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I'm reading about stochastic volatility models - the ones which resulted after Wiggins proposed in 1986/7 that $\sigma$ in Black-Scholes should be a stochastic process rather than a constant.

In particular, I am looking at 3 models:

  • Hull & White
  • Stein & Stein
  • Heston

The book says, after introducing the last one (Heston), that it is an incomplete market because the model has 2 Brownian motions but we only have one risk asset for replication. What I don't understand is, whether this statement about the market completeness relates to just the last model or all 3. To me, they all seem to be incomplete markets.

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  • $\begingroup$ You are right, they are all incomplete. $\endgroup$ – UBM Jun 3 at 21:44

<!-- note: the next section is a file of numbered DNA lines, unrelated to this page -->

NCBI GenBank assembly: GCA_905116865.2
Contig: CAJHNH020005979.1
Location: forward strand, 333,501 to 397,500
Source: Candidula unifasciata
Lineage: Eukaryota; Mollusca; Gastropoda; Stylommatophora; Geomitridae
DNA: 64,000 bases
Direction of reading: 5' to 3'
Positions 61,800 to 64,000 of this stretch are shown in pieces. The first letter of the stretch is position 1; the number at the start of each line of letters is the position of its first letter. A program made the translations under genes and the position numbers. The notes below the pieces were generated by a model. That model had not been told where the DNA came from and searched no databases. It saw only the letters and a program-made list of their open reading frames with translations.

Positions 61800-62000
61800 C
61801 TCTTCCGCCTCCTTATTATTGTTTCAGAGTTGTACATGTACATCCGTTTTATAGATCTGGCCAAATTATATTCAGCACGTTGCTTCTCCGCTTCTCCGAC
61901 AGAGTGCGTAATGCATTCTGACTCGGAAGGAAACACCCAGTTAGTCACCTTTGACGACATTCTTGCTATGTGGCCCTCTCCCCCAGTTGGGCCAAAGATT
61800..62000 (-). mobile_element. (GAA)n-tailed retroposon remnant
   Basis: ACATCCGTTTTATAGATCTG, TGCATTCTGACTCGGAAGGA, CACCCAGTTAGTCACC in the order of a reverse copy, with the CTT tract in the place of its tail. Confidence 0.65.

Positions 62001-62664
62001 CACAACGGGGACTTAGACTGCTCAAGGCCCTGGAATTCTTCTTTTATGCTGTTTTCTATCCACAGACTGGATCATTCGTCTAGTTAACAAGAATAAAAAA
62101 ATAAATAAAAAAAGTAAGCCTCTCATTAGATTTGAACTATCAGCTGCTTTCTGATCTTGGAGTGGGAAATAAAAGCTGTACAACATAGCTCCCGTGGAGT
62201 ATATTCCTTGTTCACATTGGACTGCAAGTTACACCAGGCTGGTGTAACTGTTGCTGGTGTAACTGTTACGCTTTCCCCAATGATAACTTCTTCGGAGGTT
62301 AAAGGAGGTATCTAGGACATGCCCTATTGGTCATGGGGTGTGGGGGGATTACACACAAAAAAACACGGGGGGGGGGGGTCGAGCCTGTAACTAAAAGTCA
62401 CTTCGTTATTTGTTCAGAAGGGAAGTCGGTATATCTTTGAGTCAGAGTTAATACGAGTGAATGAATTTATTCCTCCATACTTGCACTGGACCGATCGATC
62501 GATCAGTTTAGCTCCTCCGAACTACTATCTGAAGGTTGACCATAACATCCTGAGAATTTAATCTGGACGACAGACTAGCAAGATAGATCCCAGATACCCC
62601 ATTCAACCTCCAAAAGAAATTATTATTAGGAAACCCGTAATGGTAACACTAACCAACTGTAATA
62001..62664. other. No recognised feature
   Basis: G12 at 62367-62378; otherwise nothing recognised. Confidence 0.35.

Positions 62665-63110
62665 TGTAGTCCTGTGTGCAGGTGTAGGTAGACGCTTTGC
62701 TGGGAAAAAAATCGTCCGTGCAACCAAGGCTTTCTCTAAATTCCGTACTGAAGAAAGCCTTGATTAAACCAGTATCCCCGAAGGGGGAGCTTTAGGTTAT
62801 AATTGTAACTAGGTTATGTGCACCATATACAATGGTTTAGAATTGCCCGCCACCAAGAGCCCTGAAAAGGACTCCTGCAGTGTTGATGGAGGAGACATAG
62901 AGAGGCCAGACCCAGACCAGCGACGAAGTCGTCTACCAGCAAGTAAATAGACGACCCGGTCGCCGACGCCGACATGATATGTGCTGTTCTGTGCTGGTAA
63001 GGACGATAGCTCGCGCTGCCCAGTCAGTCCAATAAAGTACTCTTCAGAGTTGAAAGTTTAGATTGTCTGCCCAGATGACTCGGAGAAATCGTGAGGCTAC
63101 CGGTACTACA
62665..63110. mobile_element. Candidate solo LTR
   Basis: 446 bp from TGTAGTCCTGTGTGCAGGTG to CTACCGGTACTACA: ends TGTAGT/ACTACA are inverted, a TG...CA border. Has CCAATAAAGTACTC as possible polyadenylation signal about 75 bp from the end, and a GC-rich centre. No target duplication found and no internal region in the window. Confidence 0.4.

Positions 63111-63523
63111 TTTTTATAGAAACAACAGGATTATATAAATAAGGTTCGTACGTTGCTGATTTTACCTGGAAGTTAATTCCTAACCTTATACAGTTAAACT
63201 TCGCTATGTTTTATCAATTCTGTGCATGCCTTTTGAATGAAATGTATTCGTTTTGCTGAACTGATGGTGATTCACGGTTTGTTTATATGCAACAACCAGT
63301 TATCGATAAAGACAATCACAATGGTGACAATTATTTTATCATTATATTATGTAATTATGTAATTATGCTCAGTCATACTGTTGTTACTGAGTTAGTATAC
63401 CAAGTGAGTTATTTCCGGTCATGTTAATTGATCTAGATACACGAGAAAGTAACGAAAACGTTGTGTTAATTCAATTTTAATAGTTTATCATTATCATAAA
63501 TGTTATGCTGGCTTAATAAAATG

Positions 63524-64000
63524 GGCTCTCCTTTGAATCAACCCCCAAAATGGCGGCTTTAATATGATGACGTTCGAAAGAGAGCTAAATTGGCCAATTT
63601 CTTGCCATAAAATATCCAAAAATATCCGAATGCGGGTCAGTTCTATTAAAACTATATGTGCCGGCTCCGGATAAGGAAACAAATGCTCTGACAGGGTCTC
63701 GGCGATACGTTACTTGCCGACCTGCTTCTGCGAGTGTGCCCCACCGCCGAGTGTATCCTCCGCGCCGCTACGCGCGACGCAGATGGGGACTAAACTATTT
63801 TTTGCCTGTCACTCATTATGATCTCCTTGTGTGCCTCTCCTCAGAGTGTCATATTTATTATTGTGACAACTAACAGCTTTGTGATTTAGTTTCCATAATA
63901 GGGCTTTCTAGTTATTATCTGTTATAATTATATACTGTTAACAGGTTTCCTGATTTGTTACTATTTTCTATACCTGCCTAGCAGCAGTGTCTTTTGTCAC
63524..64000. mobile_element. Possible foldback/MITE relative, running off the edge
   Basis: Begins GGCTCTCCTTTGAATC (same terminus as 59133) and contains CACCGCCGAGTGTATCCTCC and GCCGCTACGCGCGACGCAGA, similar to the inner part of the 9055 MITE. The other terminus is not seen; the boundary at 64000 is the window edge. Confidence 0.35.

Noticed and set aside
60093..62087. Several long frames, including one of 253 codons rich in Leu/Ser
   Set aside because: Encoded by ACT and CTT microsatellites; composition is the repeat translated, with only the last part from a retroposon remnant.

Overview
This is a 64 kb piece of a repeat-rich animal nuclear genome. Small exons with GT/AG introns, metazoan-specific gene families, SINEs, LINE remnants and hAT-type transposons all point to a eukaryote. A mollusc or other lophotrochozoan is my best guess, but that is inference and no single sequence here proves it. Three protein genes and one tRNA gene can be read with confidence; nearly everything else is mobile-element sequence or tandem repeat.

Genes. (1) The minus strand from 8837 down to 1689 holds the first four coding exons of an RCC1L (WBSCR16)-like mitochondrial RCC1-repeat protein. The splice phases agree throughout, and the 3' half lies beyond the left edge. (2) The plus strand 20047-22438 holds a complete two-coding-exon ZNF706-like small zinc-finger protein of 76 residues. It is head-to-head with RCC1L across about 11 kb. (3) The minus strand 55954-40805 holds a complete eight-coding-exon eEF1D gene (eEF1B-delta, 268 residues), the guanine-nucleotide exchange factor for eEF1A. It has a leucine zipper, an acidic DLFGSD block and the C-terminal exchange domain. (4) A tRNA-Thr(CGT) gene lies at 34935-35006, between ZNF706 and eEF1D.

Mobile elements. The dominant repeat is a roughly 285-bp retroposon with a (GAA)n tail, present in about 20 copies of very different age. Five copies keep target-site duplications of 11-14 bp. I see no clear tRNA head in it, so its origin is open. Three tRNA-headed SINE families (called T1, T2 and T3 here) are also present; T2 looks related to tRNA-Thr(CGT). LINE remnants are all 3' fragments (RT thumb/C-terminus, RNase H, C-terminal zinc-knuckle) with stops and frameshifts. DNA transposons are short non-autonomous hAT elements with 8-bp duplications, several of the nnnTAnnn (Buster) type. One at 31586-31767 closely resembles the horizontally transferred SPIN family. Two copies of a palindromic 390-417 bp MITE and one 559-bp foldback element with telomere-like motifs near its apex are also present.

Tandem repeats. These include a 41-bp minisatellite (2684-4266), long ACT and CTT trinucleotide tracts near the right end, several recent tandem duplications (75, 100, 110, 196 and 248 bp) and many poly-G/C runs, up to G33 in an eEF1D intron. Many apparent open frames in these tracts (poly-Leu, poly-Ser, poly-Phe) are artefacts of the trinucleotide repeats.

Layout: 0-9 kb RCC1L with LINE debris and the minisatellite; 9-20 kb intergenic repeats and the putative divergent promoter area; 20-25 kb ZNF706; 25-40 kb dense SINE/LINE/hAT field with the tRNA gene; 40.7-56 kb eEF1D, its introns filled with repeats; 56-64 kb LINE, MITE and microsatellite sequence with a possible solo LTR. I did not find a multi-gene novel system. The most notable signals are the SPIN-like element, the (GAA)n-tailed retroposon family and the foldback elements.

• $\begingroup$ They are incomplete until they are complete(d). $\endgroup$ – ilovevolatility Jun 4 at 9:09
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Any stochastic volatility model will be incomplete.

Asset price under no arbitrage satisfies an SDE $dS_t = r(t, S_t) dt + \sigma(t, S_t) dW_t$, where $r(t, S_t)$ and $\sigma(t, S_t)$ can be stochastic. Second Fundamental Theorem of Asset Pricing states that a model is incomplete if and only if the associated equivalent martingale measure is not unique. In stochastic volatility model we can change the law of the volatility process $\sigma_t$ (which changes the law of $S_t$) without affecting the martingality of the discounted asset price $\exp\left(-\int _0 ^t r_s ds\right) S_t$. This yields another martingale measure and thus incompleteness.

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You generally need one tradable asset per source of risk in your model that is someway dependent on that noise. So in a world where you can trade a single stock, but have two sources of variance your model would be incomplete as there would be no way to fix the market price of volatility risk. However, if some other asset was tradable (say some reference option) it would complete the model and let you calibrate the market price of risk.

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